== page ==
As many people during this pandemic are addressing issues that had been on hold such as sorting, or downsizing decisions, and even distribution for divorce, my clients contacted me because they wanted to sell their 50 property collection of inherited Asian Art at Christie’s auction house in New York. They wanted to downsize. Christie’s suggested they contact an Asian Art appraiser first to see if the property would meet their business guidelines. The minimum amount for a sale of individual property should bring $10,000. So it was my job to go through approximately 50 objects to see which ones would make that $10,000 criteria. I also contacted Sotheby’s and Bonhams to find out their minimum. Sotheby’s has a $5,000.00 minimum, and sells Chinese, Indian and SouthEast Asian. Bonhams has sold all Asian Art and has $2,500.00 minimum per property.

At the beginning of my appraisal, I stated my scope of work was to identify material for auction at Christie’s NY, and how I might suggest putting the more valuable property aside, and later return to it, exactly as I did. I remained stationary at my desk facing my laptop with my tablet and phone for search tools and the client had another person holding the phone for video while they lifted or turned the property around and over for me to see. We focused in on signatures on paper and the details of the ceramics. I was to triage the material, suggesting places to sell, the best size of auction for the type of material and what further research needed to be done. Most of the property was easily accessible for the client, set around one room, with the larger screen in situ.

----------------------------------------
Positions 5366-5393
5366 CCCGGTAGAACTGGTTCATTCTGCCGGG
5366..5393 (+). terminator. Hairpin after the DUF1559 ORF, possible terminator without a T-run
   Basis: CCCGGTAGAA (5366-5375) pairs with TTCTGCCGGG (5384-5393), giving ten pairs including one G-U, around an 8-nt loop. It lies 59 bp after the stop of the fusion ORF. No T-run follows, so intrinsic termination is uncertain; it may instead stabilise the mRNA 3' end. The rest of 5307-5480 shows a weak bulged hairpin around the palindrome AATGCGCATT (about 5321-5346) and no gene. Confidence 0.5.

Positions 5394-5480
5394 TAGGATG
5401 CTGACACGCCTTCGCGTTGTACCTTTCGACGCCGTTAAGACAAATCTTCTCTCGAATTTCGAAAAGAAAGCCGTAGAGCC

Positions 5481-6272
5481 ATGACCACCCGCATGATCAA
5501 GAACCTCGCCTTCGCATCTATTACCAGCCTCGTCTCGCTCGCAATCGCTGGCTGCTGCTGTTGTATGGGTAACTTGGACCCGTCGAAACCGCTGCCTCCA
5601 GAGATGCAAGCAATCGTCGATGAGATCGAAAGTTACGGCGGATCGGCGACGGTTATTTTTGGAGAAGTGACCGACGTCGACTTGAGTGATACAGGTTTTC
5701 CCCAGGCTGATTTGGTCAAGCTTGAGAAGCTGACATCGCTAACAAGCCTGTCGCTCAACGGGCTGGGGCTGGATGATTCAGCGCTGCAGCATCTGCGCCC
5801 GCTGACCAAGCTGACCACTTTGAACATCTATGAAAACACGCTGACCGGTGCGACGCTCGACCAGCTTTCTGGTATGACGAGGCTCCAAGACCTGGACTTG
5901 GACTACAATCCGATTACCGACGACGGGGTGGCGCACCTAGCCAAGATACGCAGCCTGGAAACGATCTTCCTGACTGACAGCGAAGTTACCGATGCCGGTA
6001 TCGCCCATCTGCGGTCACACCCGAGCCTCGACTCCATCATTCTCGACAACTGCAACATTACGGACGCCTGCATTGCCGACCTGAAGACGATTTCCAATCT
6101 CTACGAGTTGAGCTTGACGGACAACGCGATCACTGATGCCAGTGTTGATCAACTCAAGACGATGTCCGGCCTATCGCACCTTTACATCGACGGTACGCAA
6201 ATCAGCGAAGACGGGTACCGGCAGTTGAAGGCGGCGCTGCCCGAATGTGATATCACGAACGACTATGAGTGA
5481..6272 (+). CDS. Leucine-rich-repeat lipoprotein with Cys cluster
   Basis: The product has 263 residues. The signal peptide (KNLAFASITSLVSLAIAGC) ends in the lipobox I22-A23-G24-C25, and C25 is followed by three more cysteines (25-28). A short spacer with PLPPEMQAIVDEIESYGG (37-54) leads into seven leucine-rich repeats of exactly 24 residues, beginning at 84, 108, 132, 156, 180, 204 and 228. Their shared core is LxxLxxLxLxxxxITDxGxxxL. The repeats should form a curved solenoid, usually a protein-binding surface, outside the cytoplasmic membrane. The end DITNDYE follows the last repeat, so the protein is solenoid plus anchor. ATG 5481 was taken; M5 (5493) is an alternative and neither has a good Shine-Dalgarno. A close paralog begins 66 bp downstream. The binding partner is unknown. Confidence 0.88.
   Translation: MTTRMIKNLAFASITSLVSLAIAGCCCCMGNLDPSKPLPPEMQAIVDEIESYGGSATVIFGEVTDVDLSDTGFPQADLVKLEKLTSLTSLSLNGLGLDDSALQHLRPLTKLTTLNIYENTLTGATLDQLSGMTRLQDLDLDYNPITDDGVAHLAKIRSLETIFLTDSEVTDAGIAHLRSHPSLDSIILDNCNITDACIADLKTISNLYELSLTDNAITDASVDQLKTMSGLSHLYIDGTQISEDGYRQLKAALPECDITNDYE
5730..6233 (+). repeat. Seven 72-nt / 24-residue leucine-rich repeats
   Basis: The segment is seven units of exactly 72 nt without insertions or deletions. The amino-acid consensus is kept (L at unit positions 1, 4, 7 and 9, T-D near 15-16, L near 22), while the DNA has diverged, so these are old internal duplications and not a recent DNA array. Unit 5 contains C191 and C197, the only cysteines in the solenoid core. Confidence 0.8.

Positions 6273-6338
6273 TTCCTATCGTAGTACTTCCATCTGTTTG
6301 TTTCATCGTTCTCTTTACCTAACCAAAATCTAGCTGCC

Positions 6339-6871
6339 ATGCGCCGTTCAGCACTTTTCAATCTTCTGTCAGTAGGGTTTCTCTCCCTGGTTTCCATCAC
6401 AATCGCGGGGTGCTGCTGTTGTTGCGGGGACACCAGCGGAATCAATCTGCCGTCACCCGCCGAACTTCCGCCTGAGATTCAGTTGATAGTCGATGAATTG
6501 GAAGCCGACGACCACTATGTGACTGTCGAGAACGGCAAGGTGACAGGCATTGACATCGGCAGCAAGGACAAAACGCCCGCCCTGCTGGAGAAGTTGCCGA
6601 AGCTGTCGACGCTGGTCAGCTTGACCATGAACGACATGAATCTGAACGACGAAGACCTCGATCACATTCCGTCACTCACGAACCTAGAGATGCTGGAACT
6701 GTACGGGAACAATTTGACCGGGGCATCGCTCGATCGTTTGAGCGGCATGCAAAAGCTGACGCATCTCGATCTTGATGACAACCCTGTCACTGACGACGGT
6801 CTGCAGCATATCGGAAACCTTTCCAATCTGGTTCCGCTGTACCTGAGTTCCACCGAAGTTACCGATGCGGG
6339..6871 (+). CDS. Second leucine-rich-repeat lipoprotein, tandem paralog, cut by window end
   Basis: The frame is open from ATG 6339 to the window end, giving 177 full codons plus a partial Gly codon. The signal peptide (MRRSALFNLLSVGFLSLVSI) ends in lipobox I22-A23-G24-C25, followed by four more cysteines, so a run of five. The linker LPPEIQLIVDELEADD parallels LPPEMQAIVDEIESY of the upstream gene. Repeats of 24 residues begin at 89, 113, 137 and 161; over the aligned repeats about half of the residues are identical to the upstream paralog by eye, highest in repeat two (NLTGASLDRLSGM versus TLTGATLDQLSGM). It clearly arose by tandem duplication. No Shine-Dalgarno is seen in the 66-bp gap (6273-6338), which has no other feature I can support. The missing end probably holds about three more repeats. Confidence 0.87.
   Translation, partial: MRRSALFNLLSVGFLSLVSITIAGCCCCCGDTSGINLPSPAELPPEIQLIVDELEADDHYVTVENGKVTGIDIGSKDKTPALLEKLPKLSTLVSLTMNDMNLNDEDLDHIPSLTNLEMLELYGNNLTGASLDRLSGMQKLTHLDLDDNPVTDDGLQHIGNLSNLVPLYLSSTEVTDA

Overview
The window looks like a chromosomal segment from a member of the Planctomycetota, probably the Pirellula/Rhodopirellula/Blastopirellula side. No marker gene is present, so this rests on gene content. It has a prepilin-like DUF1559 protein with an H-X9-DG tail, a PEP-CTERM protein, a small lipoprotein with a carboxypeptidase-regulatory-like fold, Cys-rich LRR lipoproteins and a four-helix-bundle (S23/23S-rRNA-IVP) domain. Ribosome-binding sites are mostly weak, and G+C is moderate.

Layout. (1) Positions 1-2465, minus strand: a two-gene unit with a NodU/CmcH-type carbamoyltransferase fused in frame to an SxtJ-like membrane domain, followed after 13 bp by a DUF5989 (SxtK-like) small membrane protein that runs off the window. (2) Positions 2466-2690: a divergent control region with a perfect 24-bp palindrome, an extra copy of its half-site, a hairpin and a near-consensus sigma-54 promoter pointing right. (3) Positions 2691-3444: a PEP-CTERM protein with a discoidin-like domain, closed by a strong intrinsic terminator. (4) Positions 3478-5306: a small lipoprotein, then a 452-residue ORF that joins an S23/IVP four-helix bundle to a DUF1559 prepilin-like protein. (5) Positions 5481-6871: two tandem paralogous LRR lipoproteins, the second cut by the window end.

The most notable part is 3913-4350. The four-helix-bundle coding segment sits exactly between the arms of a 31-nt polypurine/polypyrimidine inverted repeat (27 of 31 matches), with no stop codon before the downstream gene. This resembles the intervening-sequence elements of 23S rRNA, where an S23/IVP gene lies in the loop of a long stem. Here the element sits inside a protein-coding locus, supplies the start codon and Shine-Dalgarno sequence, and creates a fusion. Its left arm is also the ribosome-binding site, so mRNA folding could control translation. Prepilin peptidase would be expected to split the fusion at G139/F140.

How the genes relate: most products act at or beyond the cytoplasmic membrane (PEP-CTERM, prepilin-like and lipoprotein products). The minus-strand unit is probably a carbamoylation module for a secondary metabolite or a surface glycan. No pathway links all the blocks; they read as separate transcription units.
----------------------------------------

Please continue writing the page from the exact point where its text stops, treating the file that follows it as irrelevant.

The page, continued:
I elaborated on themes of the Japanese woodblock prints and talked of Japanese Satsuma ware with the many colors and attention to detail. I was keenly aware of the time, and would group similar properties and discuss shape or theme such as a bandana tied around the forehead to suggest ‘Edokko”, a true resident of Edo (Tokyo today) and thus superior.

I accomplished this appraisal in an hour and identified one Chinese six character mark on the bottom of a porcelain waisted neck, globular bottle vase with a brightly enameled body of colorful butterflies that met the $10,000 minimum requirement. Vases of this form, known as yutangchun, were an innovation of the Guangxu period. I quickly researched ‘Chinese butterfly vase’ and found a similar pair of famille rose ‘butterfly’ vases, sold at Christie’s New York, March 2011, lot 1822 for $29,962.00. Bonhams, NY sold one for around $12,000.00 in 2018. This was the sole property I found in the $10,000.00 value range. I suggested the property I felt best for Sotheby’s and some for home consignment. It was a fun assignment for me because of the variety of material and the trust my client placed in my experience of appraising Asian Art.